The US Federal Rail Administration (FRA) is set to reject the push from rail carriers to bring down the minimum crew requirement for freight trains from two people to one.

With a proposal for a rule to that effect, the administration is also shifting the stakes in contract negotiations between the railways and unions.

“This proposed rule will improve safety for America’s rail passengers – and rail workers – across the country,” said US transport secretary Pete Buttigieg.

The FRA finding was that a second crew member on the locomotive can play a key role in helping monitor train operations and make sure safety rules are being followed.

The proposed rule includes requirements for the location of crew members on the train and prohibits large amounts of hazardous materials being transported on trains operated by a single rail employee.

This move reverses the stance taken by the FRA under its previous head, during the Trump administration. The authority had proposed a similar rule back in 2016, but abandoned it three years later, saying there was not enough evidence that two-person crews made train operations safer.

Since then some states – including New York, Washington and Michigan – have introduced or passed legislation requiring two-man rail crews on trains operating in their jurisdictions. The new proposal would replace a patchwork of state rules with a uniform national standard, the FRA said.

The Association of American Railroads (AAR) has blasted the new proposal, arguing that the safety claims in it are without foundation.

“Today’s proposal prioritises politics over sound, data-driven safety policy,” said AAR president and CEO Ian Jefferies.

“In 2019, the FRA thoroughly reconsidered a rule that was very similar to the one being put forth today and retracted it after finding a complete absence of a safety justification for that rule. We knew then, and we especially know now, with the full deployment of Positive Train Control (PTC) technology, that there is no plausible safety justification for regulating the number of individuals physically located inside the cab of a locomotive.”

The rail companies say decisions on the number of crew on trains should be in their hands, after negotiations with labour representatives.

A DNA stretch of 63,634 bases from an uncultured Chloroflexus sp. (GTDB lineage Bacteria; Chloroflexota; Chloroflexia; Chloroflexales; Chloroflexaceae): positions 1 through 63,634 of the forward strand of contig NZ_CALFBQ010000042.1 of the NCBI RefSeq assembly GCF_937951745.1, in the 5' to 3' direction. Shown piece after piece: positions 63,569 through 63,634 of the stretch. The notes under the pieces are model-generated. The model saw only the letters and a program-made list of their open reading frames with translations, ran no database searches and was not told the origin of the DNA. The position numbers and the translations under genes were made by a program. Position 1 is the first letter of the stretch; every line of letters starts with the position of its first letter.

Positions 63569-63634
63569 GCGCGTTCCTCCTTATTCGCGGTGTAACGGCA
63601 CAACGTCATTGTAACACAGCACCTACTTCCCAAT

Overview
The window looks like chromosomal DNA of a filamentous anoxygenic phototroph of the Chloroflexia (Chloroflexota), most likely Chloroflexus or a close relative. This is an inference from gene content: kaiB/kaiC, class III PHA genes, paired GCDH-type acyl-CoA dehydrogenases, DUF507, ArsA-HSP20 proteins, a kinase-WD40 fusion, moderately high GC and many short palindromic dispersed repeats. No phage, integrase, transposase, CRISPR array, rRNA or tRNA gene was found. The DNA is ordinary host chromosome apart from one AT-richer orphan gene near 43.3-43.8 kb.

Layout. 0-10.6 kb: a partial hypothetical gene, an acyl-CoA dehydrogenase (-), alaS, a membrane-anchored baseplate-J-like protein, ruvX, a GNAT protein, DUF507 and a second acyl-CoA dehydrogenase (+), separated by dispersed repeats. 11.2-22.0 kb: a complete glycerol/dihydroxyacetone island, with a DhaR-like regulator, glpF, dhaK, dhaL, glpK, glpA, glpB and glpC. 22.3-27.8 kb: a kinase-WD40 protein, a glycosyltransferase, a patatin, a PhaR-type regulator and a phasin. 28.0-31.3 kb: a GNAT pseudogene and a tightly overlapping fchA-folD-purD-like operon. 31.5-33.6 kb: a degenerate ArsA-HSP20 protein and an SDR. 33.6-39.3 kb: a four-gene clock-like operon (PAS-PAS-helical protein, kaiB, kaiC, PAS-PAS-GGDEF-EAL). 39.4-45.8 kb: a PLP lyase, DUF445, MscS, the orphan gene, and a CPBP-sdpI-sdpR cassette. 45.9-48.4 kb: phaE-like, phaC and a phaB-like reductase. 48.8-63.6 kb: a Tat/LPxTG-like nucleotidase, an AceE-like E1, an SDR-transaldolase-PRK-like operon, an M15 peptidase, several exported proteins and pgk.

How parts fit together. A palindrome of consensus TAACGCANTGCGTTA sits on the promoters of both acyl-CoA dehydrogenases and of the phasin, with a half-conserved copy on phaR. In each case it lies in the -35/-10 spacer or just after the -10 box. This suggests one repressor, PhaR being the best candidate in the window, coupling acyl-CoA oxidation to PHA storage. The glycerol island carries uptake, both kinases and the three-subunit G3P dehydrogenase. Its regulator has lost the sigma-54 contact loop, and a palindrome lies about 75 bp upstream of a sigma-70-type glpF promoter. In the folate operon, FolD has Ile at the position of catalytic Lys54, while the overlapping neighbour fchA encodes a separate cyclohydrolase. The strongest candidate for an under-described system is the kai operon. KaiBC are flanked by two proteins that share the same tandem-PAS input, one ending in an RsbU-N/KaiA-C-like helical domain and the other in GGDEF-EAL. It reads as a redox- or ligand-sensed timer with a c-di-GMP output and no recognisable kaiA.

They argue that technology – namely the deployment of PTC – renders the need for a second person on the train redundant.

The debate has far-reaching implications. PTC is seen as a stepping stone towards the operation of autonomous trains. The AAR has accused the FRA of being out of step with the efforts of other government departments.

“While other DoT modal agencies are working to support greater automation, and the safety benefits that accompany such technology, the FRA stands alone in its efforts to lock-in yesterday’s regulatory approaches. This regulatory approach puts freight rail at a long-term competitive disadvantage to other – less fuel-efficient – modes of transport,” it said.

The FRA’s proposed rule does not entirely shut the door on one-person train operations, as rail companies can petition the agency for permission to continue legacy operations with one-person crews and for approval to initiate such activities, which would be thoroughly vetted.

“We are committed to data-driven decision making,” said FRA administrator Amit Bose. “In cases where railroads wish to operate with fewer than two crew members, we are proposing that they perform a rigorous, thorough, and transparent risk assessment and hazard analysis, and FRA will provide an opportunity for public comment on these submissions.

The introduction of the proposed rule would eliminate the question over minimum train crew sizes from labour contract negotiations. In the current round of bargaining, this has been a major sticking point. The talks are currently in limbo after the White House set up a board of arbitrators in mid-July, tasked to find a resolution of the long stand-off within 60 days.

The rail companies have come under fire for their workforce cuts over recent years, which shippers as well as officials have pointed to as a major cause of the disruptions and delays that have afflicted the rail network and intermodal moves.

Martin Oberman, CEO of the US Surface Transportation Board, has blamed the rail companies, in part, for the deterioration in their service levels, accusing them of operating with “bare bones” workforces after shedding 45,000 staff over six years.

With the congested rail network widely regarded as a major driver of increasing delays in intermodal moves, accompanied by detention and demurrage charges that have galled beneficial cargo owners, there is scepticism around carrier plans to trim crew sizes.

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